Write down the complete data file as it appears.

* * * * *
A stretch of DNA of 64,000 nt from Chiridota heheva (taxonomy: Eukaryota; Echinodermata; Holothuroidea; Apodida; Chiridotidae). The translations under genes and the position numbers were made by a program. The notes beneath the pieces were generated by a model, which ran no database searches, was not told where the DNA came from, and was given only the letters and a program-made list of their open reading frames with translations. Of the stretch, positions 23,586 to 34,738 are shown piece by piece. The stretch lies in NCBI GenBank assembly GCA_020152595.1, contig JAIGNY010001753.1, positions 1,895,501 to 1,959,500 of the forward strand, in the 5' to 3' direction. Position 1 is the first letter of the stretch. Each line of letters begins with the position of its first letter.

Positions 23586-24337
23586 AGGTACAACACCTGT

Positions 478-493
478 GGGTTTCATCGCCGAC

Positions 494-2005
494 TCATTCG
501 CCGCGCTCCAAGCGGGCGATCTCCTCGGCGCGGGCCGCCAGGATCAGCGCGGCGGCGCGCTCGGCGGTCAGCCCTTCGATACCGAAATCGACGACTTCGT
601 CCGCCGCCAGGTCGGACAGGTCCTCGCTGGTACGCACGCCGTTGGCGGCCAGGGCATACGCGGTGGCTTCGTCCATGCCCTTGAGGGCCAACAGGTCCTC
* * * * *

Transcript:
A stretch of DNA of 64,000 nt from Chiridota heheva (taxonomy: Eukaryota; Echinodermata; Holothuroidea; Apodida; Chiridotidae). The translations under genes and the position numbers were made by a program. The notes beneath the pieces were generated by a model, which ran no database searches, was not told where the DNA came from, and was given only the letters and a program-made list of their open reading frames with translations. Of the stretch, positions 23,586 to 34,738 are shown piece by piece. The stretch lies in NCBI GenBank assembly GCA_020152595.1, contig JAIGNY010001753.1, positions 1,895,501 to 1,959,500 of the forward strand, in the 5' to 3' direction. Position 1 is the first letter of the stretch. Each line of letters begins with the position of its first letter.

Positions 23586-24337
23586 AGGTACAACACCTGT

Positions 478-493
478 GGGTTTCATCGCCGAC

Positions 494-2005
494 TCATTCG
501 CCGCGCTCCAAGCGGGCGATCTCCTCGGCGCGGGCCGCCAGGATCAGCGCGGCGGCGCGCTCGGCGGTCAGCCCTTCGATACCGAAATCGACGACTTCGT
601 CCGCCGCCAGGTCGGACAGGTCCTCGCTGGTACGCACGCCGTTGGCGGCCAGGGCATACGCGGTGGCTTCGTCCATGCCCTTGAGGGCCAACAGGTCCTC